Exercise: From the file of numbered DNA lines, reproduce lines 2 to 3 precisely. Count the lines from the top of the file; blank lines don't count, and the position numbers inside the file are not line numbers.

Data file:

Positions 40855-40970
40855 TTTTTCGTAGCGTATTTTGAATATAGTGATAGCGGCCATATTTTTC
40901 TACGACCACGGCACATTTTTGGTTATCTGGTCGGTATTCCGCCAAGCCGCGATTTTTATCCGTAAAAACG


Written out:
40855 TTTTTCGTAGCGTATTTTGAATATAGTGATAGCGGCCATATTTTTC
40901 TACGACCACGGCACATTTTTGGTTATCTGGTCGGTATTCCGCCAAGCCGCGATTTTTATCCGTAAAAACG